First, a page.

Erik Hofmeister; Melinda Cumming, DVM PhD; Cheryl Dhein, DVM, MS, DACVIM 



Coprophagia is defined as the consumption of faeces by an animal and is a common complaint of owners to their veterinarians. Since there has been little research done on this particular behaviour, the veterinarian is usually poorly equipped to give a recommendation to the owner. This study is intended to provide epidemiological information about the incidence of the behaviour in the canine population, the age of onset, age of disappearance, and various other pieces of information crucial to form a basis from which to study this very important behaviour.

Proposed Causes

Coprophagia may result due to various medical problems. Primary among them are exocrine pancreatic insufficiency, pancreatitis, intestinal infections, malabsorptive syndromes, and over-feeding (especially high fat content diets). However, with the majority of these conditions, many other signs beside the coprophagia will be prominent, particularly diarrhoea. Coprophagia is usually only a small aspect of these medical conditions.

There have been a variety of behavioural theories put forth as to why canines engage in coprophagia. It is important at this time to define different kinds of coprophagia. Autocoprophagia deals with an animal eating its own faeces. Intraspecific coprophagia deals with an animal eating faeces from another animal within its own species. Interspecific coprophagia deals with an animal eating faeces from another species (dog eating cat, deer, rabbit, etc faeces). Several behavioural explanations of coprophagia are discussed below.

Attention-seeking behaviour: When the dog engages in coprophagia, their owner tends to reprimand them and, therefore, pay attention to the animal. This may be a sequelae to a medical condition which brought about the coprophagia initially and, now that the medical condition has cleared, the animal continues to engage in coprophagia in order to get attention from the owner. This is unlikely in well-treated animals, however, because they will likely get all the attention they need without having to draw negative attention to themselves. This is being examined in our study.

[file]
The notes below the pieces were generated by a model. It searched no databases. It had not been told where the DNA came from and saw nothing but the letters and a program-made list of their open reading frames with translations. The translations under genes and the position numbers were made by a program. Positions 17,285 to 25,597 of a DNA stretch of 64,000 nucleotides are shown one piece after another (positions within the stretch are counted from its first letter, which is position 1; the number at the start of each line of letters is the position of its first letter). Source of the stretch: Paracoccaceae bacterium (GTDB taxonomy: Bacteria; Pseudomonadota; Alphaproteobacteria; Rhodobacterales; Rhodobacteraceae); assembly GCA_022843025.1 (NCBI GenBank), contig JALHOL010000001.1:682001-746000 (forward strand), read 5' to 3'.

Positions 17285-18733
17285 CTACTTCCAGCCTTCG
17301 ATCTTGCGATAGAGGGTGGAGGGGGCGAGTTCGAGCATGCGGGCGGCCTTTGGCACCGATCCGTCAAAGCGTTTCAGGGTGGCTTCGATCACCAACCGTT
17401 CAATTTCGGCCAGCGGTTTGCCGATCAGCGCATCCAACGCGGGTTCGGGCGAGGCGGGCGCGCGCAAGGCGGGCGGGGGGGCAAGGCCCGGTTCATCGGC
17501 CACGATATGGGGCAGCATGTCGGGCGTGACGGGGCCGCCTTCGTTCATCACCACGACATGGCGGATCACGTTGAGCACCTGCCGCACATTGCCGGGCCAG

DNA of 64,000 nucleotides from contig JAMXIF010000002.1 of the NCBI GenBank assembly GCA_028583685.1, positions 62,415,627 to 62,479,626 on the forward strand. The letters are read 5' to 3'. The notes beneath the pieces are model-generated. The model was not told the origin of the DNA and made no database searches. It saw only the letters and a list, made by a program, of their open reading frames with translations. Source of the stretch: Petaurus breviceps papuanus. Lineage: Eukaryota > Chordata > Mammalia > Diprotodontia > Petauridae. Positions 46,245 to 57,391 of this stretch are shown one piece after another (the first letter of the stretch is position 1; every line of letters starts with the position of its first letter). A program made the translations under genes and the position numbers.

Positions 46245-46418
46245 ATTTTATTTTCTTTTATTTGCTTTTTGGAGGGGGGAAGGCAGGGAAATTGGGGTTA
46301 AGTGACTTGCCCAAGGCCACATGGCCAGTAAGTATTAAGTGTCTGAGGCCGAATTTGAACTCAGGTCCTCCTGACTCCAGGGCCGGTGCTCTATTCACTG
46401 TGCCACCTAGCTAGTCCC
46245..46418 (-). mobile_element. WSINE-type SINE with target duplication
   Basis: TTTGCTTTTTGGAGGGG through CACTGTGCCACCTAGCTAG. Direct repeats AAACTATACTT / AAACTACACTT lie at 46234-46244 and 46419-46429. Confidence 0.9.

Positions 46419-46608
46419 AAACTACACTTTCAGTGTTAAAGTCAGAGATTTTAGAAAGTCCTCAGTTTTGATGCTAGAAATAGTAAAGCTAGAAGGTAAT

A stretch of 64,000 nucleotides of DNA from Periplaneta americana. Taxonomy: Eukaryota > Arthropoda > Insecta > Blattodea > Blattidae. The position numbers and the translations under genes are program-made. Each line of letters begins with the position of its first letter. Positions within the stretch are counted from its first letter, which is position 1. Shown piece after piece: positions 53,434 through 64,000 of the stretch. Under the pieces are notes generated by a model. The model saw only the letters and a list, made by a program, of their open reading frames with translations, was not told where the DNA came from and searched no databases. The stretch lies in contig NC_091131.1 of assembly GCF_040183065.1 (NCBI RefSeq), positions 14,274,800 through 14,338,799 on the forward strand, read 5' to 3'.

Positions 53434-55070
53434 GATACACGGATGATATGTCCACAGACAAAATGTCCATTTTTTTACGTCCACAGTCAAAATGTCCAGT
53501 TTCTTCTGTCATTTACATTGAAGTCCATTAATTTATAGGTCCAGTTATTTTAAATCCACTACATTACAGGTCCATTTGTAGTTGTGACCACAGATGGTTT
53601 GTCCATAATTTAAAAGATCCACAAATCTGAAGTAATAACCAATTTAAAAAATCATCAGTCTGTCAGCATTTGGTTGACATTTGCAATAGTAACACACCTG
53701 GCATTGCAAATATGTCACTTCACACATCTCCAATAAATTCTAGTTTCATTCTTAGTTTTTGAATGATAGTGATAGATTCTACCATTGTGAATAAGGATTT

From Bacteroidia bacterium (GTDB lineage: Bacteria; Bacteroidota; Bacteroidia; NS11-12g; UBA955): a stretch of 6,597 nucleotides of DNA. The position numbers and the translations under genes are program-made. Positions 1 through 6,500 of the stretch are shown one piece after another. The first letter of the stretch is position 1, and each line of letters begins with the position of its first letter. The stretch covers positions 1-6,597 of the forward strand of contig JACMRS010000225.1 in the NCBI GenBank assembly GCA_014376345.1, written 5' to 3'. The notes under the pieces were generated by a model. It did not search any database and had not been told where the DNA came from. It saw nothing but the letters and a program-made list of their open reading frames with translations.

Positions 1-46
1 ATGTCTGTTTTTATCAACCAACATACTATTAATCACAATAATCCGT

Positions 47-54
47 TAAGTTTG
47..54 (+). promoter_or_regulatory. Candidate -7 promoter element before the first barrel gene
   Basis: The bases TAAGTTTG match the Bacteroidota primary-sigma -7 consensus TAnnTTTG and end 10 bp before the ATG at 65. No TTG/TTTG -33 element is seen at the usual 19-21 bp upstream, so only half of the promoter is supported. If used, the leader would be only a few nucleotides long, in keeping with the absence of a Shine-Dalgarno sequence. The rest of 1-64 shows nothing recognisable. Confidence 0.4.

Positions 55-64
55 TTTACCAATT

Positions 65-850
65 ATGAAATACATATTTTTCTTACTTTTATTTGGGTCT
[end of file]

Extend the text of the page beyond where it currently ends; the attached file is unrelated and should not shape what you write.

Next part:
Allelomimetic behaviour: The dog observes the owner picking up the feces and learns from them to do so as well.

Learned behaviour: The dog observes other dogs engaging in coprophagia and mimics their activity, thus 'learning' it from other dogs within the household or those living nearby. This begs the question as to what started the first dog to engage in coprophagia. This is being examined in our study.

Maternal behaviour: A bitch with puppies will often engage in coprophagia, and this behaviour is normal. There are many theories as to why the bitch does this, including keeping the den clean and preventing the scent of the faeces from attracting predators. This is being examined in our study.

Dominance behaviour: There have been reports of a submissive dog consuming the faeces of one or more dominant dogs in the same household. There are other examples in nature where the submissive members of a group participate in apparently bizarre behaviours. This is being examined in our study.

Reinforcement: Something about eating the faeces itself reinforces the behaviour. Things such as taste may be a factor in this. It's simply appealing to the dog to eat the faeces, so it does so. This is the likely mechanism in interspecific coprophagia such as eating cat faeces.

Feeding behaviour: Many people feed their dogs only once per day. Some postulate that dogs naturally want to have multiple meals throughout the day, hence they use coprophagia to supplement their feeding schedule and fulfil this need. This is being examined in our study.

Treatment Options